Bringing in a ringer (or, "How to work with specialists")

It's a great way to share specific skill sets across an organization. But it comes with its own set of challenges.

Dan Radigan By Dan Radigan
Browse topics

The most effective agile teams are small, nimble groups of 5 to 7 people with diverse, yet overlapping skill sets. This structure enables the team to develop close, trusting relationships that leverage different abilities and accelerate the team's capacity to deliver work. Sometimes though, skill sets needed for a project fall outside a team's collective abilities.

That's where specialists come in.

Generalists and specialists

The people we work with usually fall into one of two categories: generalists and specialists. How do they differ?

  • Generalist – a person with a broad knowledge that can work in a number of different areas
  • Specialist – a person who has a deep and unique knowledge of a particular area of focus

Many agile methodologies advocate for all team members to become generalists (for more on why, see our article on agile teams). Sometimes, though, it makes sense for a team to enlist the help of a specialist for the following reasons:

  • a particular skill set is not required on the team full-time
  • the company has a limited number of people with a particular skill set, who are shared across teams
  • specific authorization is required for working in an area the general team doesn't have access to

In these cases, it makes sense to have a specialist join the team for a specific period of time. Adding a specialist to the team, though, comes with a few challenges. 

Recognizing challenges with specialists

Because specialists are with a team for only a specific period of time, they can quickly become a "critical path", sometimes blocking the progress of the entire team. For example, if a team is relying on a database administrator to make changes to the database to deploy new code, team progress becomes blocked by the database administrator. When the team can’t move forward because they need input from that specialist, that work stream stops. Since the specialist is the only one on the team who has the skills, the team has no choice but to wait it out until the speicalist un-blocks them.

Specialists engage in lots of context switching: ramping down on one project and ramping up on another. And shuffling between projects is costly. Specialists almost never have the intimate knowledge of a project that core team members do. As a result, specialists can miss important details. To mitigate this, the core team has to exert extra energy keeping the specialist up-to-date.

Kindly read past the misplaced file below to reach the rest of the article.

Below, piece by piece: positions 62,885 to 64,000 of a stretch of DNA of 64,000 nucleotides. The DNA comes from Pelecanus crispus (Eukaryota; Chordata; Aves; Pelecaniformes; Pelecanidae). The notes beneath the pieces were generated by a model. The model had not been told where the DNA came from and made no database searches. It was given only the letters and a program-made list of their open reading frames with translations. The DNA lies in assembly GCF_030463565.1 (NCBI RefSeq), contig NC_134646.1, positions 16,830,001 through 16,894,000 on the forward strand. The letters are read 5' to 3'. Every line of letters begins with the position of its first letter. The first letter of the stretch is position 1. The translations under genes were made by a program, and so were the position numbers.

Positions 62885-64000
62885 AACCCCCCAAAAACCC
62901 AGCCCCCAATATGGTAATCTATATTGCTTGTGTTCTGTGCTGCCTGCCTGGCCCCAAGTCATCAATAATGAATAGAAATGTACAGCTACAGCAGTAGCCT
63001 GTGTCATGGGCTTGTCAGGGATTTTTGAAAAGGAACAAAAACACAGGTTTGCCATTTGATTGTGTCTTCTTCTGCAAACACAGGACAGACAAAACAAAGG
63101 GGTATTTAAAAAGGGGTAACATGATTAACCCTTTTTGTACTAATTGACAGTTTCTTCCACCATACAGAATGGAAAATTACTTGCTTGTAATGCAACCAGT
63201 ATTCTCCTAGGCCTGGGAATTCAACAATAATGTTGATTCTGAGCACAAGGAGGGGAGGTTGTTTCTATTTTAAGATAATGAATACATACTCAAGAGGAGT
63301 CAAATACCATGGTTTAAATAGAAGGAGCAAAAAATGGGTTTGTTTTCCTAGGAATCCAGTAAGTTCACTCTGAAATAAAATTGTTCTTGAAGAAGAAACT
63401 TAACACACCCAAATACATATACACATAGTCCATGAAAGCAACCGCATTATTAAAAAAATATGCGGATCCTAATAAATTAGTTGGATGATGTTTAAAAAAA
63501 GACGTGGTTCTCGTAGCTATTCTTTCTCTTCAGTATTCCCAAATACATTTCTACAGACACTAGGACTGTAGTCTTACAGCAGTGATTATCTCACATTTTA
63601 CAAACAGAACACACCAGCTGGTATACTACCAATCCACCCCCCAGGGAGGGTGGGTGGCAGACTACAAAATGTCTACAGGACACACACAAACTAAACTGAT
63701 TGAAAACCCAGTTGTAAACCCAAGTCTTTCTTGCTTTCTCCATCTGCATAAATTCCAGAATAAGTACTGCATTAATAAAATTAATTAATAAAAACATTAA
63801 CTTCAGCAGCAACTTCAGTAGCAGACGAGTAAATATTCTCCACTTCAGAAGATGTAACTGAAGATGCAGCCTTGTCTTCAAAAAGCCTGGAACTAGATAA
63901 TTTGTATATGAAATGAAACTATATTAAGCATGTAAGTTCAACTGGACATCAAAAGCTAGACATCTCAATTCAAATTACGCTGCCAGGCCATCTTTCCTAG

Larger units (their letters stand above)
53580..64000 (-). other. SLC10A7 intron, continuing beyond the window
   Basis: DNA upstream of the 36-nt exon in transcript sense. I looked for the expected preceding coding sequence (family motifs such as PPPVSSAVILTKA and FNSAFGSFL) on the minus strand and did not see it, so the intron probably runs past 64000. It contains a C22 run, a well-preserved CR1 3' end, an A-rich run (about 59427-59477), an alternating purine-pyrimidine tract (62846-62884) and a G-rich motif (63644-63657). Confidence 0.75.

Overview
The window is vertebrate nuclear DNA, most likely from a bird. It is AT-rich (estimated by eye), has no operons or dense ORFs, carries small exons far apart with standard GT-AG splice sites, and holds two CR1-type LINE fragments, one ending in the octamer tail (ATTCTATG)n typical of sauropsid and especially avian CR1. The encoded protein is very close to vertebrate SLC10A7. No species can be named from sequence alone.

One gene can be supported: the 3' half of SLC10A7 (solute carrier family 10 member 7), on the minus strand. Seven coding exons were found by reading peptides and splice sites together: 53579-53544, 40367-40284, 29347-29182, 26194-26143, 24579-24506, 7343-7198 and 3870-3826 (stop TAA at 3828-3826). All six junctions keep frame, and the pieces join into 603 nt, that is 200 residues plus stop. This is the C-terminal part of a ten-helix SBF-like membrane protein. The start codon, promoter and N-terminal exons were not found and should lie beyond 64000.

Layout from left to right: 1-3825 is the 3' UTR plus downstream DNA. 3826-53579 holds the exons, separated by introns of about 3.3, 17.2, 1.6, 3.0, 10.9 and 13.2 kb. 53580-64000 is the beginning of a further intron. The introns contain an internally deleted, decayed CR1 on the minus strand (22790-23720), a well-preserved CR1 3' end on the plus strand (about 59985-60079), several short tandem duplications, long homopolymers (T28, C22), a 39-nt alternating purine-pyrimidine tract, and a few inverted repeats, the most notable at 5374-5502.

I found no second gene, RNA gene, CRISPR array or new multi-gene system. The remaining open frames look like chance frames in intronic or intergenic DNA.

Tips for working with specialists

Let's walk through three tips to limit the stumbling blocks when working with a specialist. 

1. Clearly define what is needed from the specialist

Once you realize you need to engage a specialist, spend some time thinking about exactly what your needs are. Understand the type of work and depth of knowledge required. Doing so will ensure that the team gets the right specialist, and that the specialist has enough time with the team to be successful. Not being realistic with time and skills needed from a specialist sets both your team and the specialist up for failure. 

2. Transfer knowledge from the specialist to the core team

Agile teams are all about overlapping skill sets. As a specialist works with a team, build in time for the specialist to train the core team to whatever extent possible so that the knowledge they bring in isn't entirely lost when they leave. Some effective ways to do this include:

  • Pair programming – Pair programming involves two or more team members working together in real time on a specific area of the project. Both people can ask questions and engage in the work.
  • Code review – In code review, a core team member will review work completed by the specialist to understand all changes. Code reviews focus more on why then how, making them less effective than pair programming for training.
  • Brown bags – Brown bags are informal sessions were specialists share knowledge to a group of people. It's an efficient way to educate the entire team.

The goal is to ensure the team becomes more autonomous. Knowledge transfer will give the core team more context for managing areas formerly owned by the specialist, reducing their dependence on that specialist in the future.

3. Minimize ongoing need from the specialist

As specialists wind down their engagement with a team, it's important to set service level agreements between the team and the specialists. Determine when or in what circumstances the team may need to reengage a specialist. Creating support guides that outline common scenarios in the specialist’s area can empower the team to have greater control of their own destiny by solving their own challenges. 

Pro Tip:

At Atlassian, we focus on expanding skill sets for generalists. To take design out of the "specialist" category, for example, we've created tangible ways for developers and product owners to build their design skills. To learn more, check out our article on agile design